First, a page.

My plan is to grow an edible forest garden in that field in SW Donegal. I want to grow food sustainably, along permaculture lines, so that after a while … several years … it should keep itself going, more or less without me. That’s the plan. As of this moment I have 2/3rds of an acre with a neighbour’s sheep ‘cutting the grass’ for me, manuring as they go and doing a fine job of it. Dimensions are roughly 35 yards wide by about 90/95 yards long. atr I will measure and map thefield and publish my efforts for you to see. Hopefully we can learn together as I will share my successes and failures. 

I was ill during 2013 and had a lot of time to read and watch You tube videos. I got lucky: I watched most of a series of talks by Bill Mollison, one of the founders of ‘permaculture’. He was ably assisted by Geoff Lawton, a terrific teacher (see geofflawton.com). I got to watch about three-quarters of the series, before it was taken down. Still, I learned a lot about permaculture principles and permaculture design.

I went on to buy and read three books on the subject of permaculture gardening, each one better than the next (in order of published date):

  1. ‘One Straw Revolution’ by Masanobu Fukuoka, a small book by a Japanese scientist and small farmer who developed a remarkably simple method of sustainable, productive, efficient agriculture. He doesn’t ask much, just no digging, no fertilizers, no compost, no insecticides, no herbicides, no weeding and no sol compaction. All that and he takes 2 crops a year off his land. Fascinating.
  2. ‘How to make a Forest Garden’ by Patrick Whitefield, a UK teacher and practitioner. This is a clear, well laid out ‘how to’ guide for beginners like me. Patrick is knowledgeable, interesting, and passionate and you can look him up and listen to some of his talks on Youtube.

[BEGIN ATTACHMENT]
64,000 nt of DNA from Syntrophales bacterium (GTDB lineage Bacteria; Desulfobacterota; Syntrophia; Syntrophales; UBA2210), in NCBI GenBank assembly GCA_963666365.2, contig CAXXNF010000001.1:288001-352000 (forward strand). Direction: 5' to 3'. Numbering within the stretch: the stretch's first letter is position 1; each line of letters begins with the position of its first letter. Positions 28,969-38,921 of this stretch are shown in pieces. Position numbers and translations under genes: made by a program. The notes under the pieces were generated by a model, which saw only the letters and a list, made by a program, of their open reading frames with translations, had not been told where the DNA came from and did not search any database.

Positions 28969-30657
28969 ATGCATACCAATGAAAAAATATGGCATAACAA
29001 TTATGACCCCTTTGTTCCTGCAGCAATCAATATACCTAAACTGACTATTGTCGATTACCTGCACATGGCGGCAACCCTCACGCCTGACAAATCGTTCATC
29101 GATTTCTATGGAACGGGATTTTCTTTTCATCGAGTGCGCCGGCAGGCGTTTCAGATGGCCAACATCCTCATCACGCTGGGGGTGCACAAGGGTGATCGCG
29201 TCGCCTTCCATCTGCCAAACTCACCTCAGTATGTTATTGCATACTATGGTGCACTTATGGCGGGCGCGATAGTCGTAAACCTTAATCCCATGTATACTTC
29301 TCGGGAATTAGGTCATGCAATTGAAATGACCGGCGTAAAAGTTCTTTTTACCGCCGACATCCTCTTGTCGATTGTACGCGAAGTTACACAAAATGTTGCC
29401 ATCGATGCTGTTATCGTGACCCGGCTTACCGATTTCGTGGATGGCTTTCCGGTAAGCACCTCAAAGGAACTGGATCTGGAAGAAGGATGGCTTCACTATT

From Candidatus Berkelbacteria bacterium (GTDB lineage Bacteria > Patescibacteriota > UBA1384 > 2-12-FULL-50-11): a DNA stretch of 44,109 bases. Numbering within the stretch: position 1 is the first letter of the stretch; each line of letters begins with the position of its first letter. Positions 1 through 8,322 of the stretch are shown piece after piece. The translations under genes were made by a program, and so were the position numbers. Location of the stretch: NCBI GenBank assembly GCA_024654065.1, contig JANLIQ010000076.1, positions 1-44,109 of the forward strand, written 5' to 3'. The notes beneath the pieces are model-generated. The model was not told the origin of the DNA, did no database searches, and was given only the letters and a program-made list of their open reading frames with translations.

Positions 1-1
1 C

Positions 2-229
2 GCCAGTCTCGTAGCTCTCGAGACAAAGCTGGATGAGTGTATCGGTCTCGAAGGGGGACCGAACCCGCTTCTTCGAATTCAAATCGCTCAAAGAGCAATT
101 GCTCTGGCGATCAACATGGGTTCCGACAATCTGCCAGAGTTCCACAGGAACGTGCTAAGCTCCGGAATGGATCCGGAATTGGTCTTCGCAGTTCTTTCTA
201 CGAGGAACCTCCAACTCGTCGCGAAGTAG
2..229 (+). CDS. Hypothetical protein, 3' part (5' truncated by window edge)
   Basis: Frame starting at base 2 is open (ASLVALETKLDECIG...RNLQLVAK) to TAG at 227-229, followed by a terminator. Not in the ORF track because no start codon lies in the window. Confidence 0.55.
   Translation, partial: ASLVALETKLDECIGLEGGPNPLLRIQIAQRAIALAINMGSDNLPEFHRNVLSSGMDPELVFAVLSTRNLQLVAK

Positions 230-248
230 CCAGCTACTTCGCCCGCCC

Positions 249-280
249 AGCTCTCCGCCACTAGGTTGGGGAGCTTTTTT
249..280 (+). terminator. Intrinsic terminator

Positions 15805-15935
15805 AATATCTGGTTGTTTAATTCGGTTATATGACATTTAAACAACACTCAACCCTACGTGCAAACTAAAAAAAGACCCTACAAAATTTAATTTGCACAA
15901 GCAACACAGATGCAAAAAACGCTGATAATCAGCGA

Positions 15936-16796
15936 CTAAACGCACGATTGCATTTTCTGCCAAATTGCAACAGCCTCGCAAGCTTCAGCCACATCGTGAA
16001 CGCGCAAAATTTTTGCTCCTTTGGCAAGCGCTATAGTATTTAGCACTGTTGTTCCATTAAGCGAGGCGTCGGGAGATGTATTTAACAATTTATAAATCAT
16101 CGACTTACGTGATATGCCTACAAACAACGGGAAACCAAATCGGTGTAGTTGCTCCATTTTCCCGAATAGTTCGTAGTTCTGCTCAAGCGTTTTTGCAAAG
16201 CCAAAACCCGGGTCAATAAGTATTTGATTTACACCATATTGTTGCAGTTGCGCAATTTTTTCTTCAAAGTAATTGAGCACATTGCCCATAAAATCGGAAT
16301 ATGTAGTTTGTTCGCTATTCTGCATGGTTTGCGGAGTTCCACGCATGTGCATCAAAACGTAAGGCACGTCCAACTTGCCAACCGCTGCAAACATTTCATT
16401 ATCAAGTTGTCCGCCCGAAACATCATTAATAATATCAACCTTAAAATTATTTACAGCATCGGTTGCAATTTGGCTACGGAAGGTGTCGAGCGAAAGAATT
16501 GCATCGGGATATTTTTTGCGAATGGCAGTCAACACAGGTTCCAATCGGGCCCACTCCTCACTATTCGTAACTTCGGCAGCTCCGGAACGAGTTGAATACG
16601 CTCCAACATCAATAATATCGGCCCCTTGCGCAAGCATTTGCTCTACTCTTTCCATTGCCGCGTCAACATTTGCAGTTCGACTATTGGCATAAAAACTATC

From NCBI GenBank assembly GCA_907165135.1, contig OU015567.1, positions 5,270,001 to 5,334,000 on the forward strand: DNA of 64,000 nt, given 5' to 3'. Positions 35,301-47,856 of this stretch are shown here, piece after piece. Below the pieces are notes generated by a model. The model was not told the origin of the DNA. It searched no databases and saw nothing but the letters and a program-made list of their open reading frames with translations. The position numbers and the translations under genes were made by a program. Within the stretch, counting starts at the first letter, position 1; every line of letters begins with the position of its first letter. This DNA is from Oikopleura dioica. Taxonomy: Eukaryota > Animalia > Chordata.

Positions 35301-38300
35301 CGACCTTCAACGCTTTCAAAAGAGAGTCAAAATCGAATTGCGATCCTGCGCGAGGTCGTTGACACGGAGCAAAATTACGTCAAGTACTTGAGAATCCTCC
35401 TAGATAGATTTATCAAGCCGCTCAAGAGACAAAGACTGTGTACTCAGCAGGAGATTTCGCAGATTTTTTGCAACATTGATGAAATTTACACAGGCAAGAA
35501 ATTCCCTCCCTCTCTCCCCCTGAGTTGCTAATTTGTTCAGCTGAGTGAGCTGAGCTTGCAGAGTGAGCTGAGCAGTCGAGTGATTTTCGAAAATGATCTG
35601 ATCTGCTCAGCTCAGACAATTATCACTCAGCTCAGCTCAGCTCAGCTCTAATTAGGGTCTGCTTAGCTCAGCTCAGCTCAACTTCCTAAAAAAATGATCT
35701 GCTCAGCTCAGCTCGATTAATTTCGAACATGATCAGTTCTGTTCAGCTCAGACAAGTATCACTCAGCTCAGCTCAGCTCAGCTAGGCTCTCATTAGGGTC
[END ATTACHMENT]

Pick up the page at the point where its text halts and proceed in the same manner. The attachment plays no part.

3. ‘Creating a Forest Garden — working with nature to grow edible crops’ by Martin Crawford. Martin has written a thorough ‘bible’ for anyone planning a Food Forest in a temperate zone such as Ireland or Britain. He has loads of ‘how to’ text, clear explanations and very detailed descriptions of hundreds of trees, shrubs and perennial plants that are suitable for such a garden in this part of the world. He includes detail about the uses for each plant and its size and preferred conditions.

So I’ve studied and learned a lot and am right at the beginning of the project. I retire, with God’s help, next September (2014) and will then begin to work my garden. There’s rather a lot to do. Some of the ‘first things’ include:

  • Watch and learn: observe the space for a full season if possible. You’re looking for what’s growing already, soil conditions, water supply, flow and drainage, the sun, light and shade, winds and slope, microclimates and frost pockets.
  • Draw a scale map of the site (Base Map) and begin to draw in what you observe and want to keep. Omit those elements you will remove.
  • List your own and your family’s wants and needs from the site (places to sit and enjoy the view, places to play, hide eyesore views, a pond for wildlife, a stone bench, shed, greenhouse and so on).